Jaclyn’s husband actually recommended this book to me. Though the title is basically the book equivalent of click-bait, the book itself was extremely interesting. The subtitle, “The History of the Human Brain as Revealed by Trauma, Madness and Recovery,” would be more appropriate, though much less catchy. Sam Kean teaches about the various parts of the brain using compelling true stories that temper down the science heavy segments to make the book more relatable for the general reader. He expertly weaves the storytelling while not skimping on the science, giving you a fairly in-depth basic primer on the science and history of neuroscience. 

Read This Not That

Guns, Germs and Steel
by Jared Diamond

Jared Diamond won a Pulitzer Prize for this book about how civilization has been shaped by geography and environment. Many of his points are extremely compelling … the first time. And then he repeats them, over and over and over. I listened to the audiobook while on a long road trip, and, by the end, I knew exactly what he would say next. His analysis of the evolution of human societies is solid and thought-provoking. If it had been half the length, I would have definitely recommended it. But my suggestion is to save yourself the effort and just read a detailed book review. 

Book cover for Guns, Germs and Steel by Jared Diamond

Related: 15 Excellent Beach Reads to Satisfy Any Summer Mood




Book cover for The Book of Joy by the Dalai Lama and Desmond Tutu

The Book of Joy
by the Dalai Lama and Archbishop Desmond Tutu

Do you feel like joy is missing from your life? In this book, His Holiness the 14th Dalai Lama and Archbishop Desmond Tutu met together for a week with Douglas Abrams to teach you how you can find lasting happiness in a changing world. These two holy men discuss the nature of joy, the obstacles to joy and the foundation you need to find joy in your life.  From the start, the love that these selfless men have for each other is apparent – they truly are best friends. Funny and enlightening, this book will leave you with a desire to find the joy within yourself.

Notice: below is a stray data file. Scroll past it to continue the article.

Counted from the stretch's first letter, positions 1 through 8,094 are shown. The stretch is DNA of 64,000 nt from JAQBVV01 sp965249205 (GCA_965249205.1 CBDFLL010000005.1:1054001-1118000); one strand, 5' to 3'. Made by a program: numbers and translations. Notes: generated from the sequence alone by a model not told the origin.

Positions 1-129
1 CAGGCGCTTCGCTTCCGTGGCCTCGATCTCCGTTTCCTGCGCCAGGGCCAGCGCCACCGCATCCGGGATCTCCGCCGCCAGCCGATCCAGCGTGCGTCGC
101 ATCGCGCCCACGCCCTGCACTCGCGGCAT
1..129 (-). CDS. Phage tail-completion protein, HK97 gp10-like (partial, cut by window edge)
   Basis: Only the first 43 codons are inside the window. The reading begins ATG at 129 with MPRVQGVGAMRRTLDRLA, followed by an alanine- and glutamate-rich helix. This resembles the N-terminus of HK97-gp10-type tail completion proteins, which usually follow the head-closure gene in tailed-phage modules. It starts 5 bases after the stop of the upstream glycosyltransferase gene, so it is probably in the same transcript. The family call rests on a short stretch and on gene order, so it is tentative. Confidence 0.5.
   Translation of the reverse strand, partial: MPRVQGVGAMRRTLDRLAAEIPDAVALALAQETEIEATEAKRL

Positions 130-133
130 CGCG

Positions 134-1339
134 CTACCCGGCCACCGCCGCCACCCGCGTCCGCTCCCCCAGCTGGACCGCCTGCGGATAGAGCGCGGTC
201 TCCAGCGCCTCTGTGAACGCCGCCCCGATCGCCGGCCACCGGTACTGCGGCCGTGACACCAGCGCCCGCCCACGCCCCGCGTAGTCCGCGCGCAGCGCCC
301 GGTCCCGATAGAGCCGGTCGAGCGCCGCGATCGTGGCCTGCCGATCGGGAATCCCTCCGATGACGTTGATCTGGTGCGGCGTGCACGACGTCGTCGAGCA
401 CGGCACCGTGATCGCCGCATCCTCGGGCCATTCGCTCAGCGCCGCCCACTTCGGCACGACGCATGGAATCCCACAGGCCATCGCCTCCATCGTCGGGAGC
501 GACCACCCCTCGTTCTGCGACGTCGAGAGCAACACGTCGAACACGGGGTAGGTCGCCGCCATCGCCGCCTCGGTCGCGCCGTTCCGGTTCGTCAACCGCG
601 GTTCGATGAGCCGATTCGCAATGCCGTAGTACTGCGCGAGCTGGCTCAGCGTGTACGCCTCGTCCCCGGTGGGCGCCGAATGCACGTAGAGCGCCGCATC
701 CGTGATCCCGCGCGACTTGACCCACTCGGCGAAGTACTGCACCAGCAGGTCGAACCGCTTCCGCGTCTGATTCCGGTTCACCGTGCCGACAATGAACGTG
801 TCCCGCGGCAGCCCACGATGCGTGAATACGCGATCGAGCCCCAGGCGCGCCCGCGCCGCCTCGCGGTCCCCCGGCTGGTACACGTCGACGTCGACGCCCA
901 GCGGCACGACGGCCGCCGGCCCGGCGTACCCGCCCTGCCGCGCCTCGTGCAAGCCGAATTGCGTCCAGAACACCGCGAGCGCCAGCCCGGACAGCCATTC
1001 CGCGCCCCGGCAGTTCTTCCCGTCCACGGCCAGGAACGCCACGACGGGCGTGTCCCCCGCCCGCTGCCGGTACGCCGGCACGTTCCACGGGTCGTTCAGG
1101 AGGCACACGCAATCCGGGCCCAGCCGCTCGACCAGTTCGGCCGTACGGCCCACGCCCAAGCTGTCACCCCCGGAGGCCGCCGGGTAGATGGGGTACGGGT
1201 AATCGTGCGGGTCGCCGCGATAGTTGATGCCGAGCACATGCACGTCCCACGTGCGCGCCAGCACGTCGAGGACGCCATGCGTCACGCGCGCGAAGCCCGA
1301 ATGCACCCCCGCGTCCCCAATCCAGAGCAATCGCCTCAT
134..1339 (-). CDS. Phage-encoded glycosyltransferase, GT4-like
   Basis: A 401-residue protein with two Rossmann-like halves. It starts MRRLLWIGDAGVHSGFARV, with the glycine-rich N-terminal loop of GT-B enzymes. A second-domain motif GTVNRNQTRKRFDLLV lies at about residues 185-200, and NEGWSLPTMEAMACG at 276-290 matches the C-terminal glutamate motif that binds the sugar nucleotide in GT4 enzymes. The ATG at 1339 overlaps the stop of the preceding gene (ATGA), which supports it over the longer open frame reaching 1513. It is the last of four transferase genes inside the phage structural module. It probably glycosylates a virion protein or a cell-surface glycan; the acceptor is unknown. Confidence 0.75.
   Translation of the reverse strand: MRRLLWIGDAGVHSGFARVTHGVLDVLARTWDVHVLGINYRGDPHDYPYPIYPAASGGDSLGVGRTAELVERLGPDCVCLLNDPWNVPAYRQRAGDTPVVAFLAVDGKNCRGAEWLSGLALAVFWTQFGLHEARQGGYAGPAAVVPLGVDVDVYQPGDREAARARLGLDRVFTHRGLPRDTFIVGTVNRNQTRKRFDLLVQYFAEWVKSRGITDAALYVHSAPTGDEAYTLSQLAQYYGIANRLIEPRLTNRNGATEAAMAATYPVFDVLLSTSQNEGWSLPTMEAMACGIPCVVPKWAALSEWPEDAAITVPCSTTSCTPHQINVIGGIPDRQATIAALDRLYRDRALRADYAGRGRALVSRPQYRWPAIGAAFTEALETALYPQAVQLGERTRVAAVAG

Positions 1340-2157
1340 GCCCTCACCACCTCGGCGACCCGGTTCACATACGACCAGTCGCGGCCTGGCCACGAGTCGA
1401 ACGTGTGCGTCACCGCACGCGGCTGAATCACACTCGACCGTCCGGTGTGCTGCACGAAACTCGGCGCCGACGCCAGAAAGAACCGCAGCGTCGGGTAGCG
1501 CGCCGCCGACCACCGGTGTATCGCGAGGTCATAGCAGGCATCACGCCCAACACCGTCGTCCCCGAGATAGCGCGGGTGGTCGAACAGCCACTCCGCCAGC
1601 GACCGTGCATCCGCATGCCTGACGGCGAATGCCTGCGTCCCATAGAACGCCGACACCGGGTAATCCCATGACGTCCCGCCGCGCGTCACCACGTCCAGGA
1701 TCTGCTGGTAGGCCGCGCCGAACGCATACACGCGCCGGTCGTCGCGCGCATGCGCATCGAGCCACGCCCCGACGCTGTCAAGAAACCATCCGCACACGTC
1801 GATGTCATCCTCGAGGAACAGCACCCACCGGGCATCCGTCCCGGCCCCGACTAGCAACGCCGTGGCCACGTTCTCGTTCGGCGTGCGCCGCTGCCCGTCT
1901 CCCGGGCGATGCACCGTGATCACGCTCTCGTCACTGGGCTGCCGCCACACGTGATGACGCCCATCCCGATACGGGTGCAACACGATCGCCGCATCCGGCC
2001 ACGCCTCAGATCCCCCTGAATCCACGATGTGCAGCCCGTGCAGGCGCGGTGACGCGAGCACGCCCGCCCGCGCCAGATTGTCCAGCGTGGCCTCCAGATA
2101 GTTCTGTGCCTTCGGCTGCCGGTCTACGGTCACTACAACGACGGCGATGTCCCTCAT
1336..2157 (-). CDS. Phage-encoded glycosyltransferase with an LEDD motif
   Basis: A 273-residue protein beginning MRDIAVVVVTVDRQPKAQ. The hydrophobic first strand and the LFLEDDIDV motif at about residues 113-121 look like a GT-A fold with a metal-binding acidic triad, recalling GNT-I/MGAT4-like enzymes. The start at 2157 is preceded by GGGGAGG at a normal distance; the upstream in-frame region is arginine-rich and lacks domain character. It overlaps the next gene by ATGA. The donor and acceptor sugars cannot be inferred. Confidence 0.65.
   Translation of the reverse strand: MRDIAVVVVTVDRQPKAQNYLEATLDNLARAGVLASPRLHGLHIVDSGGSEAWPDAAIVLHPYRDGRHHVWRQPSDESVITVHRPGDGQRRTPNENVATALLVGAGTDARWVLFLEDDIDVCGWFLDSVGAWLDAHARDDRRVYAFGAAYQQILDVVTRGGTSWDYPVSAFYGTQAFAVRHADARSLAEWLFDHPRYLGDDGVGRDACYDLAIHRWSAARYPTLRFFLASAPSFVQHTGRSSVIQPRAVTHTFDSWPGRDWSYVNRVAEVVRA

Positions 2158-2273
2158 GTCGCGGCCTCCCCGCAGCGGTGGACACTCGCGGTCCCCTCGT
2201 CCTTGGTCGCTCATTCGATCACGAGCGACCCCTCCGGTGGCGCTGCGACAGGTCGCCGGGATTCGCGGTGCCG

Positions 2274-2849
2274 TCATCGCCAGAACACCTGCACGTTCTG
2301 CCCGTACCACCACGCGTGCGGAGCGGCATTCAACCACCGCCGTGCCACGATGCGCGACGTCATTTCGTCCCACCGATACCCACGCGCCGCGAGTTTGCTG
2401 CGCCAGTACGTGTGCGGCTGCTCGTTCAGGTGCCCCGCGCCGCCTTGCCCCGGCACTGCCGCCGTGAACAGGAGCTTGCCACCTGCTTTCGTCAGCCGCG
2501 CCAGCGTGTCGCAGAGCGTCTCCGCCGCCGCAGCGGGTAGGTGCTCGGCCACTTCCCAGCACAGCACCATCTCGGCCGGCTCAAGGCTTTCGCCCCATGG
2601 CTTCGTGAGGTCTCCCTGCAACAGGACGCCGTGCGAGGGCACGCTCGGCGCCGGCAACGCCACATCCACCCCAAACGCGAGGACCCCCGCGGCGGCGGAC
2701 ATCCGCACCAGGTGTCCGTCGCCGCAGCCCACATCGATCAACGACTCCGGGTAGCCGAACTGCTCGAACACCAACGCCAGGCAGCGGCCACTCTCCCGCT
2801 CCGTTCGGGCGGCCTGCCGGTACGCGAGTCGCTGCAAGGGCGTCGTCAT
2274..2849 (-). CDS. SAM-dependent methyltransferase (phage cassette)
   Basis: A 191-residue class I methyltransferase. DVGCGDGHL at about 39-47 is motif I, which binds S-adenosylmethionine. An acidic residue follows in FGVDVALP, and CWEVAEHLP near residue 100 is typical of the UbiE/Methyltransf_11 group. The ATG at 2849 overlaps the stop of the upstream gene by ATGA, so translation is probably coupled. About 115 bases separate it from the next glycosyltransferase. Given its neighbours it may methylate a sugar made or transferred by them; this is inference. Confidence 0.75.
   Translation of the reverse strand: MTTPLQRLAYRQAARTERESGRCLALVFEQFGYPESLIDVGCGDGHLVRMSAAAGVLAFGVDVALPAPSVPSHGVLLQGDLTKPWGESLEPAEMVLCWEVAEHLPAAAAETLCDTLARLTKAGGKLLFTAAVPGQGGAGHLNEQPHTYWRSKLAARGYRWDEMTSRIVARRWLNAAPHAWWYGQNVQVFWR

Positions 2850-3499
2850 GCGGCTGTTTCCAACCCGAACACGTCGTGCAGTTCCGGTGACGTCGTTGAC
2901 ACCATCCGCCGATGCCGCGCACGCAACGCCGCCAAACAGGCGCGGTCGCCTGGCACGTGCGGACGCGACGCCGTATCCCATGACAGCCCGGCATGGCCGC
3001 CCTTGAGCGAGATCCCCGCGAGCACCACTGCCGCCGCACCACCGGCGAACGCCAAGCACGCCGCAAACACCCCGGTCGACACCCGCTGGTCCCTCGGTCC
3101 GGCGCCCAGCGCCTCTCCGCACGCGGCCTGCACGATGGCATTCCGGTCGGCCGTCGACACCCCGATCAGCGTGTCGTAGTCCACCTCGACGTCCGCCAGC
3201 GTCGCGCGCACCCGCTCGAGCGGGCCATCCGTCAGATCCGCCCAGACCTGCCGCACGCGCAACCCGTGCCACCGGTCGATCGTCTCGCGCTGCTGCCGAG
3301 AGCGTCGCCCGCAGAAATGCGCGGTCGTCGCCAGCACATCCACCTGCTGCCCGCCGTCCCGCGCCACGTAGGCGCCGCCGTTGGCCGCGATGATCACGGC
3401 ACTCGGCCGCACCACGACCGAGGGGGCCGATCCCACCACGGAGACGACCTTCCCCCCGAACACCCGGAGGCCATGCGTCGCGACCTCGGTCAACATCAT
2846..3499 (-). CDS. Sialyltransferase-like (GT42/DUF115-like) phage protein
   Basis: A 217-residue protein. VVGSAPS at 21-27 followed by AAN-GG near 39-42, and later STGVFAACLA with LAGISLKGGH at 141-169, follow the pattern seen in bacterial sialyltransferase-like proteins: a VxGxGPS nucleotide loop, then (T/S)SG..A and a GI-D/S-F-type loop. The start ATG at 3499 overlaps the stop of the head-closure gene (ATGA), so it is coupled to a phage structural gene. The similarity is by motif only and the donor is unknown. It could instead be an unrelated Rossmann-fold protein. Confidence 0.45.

Read This Not That

The 4-Hour Workweek
by Timothy Ferriss

Who wouldn’t want to work only 4 hours a week? I would love to travel more, and was curious how other people afford to travel full-time. What I discovered is that if you lie, make excuses, and basically sell your soul, you too can be like Timothy Ferris and have a 4-Hour workweek. Keep in mind that Timothy Ferriss is an arrogant, narcissistic jerk. You really really don’t want to be like him. The question is do you want a selfish life or a selfless life? So if you want fleeting pleasure, follow the ideas in The 4-Hour Workweek. If you want lasting happiness, you should read The Book of Joy instead.

 

Book cover for The 4-Hour Workweek by Timothy Ferris

What were your favorite or least favorite books you read last year? I’m always looking for good book recommendations. If you have any, feel free to leave them in the comments below.

Tired of reading bestsellers that turn out to be duds? Here are 14 best selling books I read last year - 7 that are worth your time, and 7 that are not. books | book club | book recommendations | bestsellers | fiction | nonfiction